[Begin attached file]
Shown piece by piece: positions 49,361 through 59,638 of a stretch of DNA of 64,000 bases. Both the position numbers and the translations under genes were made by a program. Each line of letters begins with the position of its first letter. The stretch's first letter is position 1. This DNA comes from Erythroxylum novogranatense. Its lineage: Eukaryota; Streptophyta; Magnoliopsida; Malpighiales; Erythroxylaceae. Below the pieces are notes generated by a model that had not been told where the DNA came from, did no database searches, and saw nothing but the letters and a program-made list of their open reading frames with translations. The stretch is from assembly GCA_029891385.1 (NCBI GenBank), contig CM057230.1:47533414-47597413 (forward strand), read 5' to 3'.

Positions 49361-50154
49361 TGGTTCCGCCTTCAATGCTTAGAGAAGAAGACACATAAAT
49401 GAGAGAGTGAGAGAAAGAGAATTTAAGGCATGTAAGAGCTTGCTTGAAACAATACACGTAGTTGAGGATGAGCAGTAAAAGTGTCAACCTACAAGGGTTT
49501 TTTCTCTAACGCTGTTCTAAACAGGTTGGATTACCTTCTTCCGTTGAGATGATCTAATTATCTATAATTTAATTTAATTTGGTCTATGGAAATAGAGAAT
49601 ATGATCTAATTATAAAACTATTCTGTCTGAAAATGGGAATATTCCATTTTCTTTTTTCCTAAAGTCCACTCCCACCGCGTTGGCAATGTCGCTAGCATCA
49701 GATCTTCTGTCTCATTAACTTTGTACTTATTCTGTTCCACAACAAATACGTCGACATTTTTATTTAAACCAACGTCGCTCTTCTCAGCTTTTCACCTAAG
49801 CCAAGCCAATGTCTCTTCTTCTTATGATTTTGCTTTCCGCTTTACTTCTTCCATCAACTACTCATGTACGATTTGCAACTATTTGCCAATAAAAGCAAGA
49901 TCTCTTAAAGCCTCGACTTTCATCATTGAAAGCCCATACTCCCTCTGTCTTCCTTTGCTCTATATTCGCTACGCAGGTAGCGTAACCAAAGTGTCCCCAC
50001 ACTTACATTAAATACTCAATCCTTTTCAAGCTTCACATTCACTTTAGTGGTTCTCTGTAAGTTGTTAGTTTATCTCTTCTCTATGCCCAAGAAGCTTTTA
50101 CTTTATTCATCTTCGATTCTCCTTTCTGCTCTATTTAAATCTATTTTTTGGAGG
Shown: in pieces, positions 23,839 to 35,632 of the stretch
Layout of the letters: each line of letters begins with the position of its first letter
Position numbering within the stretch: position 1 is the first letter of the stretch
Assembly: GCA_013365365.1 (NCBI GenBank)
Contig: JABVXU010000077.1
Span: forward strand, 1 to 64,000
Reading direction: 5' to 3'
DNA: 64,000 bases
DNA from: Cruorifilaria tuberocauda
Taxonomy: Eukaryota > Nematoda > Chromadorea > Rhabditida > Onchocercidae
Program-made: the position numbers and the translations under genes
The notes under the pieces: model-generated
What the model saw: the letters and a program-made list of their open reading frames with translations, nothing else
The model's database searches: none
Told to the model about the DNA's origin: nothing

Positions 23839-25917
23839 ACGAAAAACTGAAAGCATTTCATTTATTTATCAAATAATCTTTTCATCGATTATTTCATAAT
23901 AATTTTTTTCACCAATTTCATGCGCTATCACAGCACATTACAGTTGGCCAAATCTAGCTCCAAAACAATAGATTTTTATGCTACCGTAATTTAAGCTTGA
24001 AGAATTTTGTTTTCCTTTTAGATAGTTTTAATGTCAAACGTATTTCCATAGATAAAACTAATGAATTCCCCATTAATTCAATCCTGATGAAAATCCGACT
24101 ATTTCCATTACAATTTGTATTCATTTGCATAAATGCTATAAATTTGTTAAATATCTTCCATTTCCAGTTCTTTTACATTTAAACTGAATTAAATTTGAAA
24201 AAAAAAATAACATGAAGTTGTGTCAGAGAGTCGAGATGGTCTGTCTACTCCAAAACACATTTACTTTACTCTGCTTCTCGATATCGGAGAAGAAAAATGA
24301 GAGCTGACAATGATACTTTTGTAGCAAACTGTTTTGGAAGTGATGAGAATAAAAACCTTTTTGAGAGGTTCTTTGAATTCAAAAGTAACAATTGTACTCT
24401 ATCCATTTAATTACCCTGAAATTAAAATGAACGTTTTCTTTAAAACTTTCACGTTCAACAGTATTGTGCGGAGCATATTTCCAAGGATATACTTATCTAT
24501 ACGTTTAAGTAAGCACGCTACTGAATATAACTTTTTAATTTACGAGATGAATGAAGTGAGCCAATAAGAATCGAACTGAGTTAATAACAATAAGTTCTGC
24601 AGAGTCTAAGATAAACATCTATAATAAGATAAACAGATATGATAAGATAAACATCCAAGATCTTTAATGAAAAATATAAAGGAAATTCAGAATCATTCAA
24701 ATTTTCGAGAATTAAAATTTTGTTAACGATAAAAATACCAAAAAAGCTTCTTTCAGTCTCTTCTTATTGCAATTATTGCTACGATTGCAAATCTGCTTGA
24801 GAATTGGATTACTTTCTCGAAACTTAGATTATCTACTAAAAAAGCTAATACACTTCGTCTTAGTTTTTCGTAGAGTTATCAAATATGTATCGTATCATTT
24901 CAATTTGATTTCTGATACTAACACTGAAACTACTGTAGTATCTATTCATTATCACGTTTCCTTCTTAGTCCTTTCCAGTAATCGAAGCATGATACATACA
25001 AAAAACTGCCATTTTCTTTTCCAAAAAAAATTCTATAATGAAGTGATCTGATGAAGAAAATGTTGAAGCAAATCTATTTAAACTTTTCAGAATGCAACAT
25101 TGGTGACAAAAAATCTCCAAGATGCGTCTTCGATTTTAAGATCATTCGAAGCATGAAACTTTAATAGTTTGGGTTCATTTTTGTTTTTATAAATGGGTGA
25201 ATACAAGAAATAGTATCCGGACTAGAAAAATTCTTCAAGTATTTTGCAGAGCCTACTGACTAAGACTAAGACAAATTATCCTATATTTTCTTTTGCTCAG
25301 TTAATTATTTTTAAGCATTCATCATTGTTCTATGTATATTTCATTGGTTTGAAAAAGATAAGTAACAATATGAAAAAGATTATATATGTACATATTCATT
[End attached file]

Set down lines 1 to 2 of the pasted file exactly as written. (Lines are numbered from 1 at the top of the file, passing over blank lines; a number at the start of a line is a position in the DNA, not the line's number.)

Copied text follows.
Shown piece by piece: positions 49,361 through 59,638 of a stretch of DNA of 64,000 bases. Both the position numbers and the translations under genes were made by a program. Each line of letters begins with the position of its first letter. The stretch's first letter is position 1. This DNA comes from Erythroxylum novogranatense. Its lineage: Eukaryota; Streptophyta; Magnoliopsida; Malpighiales; Erythroxylaceae. Below the pieces are notes generated by a model that had not been told where the DNA came from, did no database searches, and saw nothing but the letters and a program-made list of their open reading frames with translations. The stretch is from assembly GCA_029891385.1 (NCBI GenBank), contig CM057230.1:47533414-47597413 (forward strand), read 5' to 3'.

Positions 49361-50154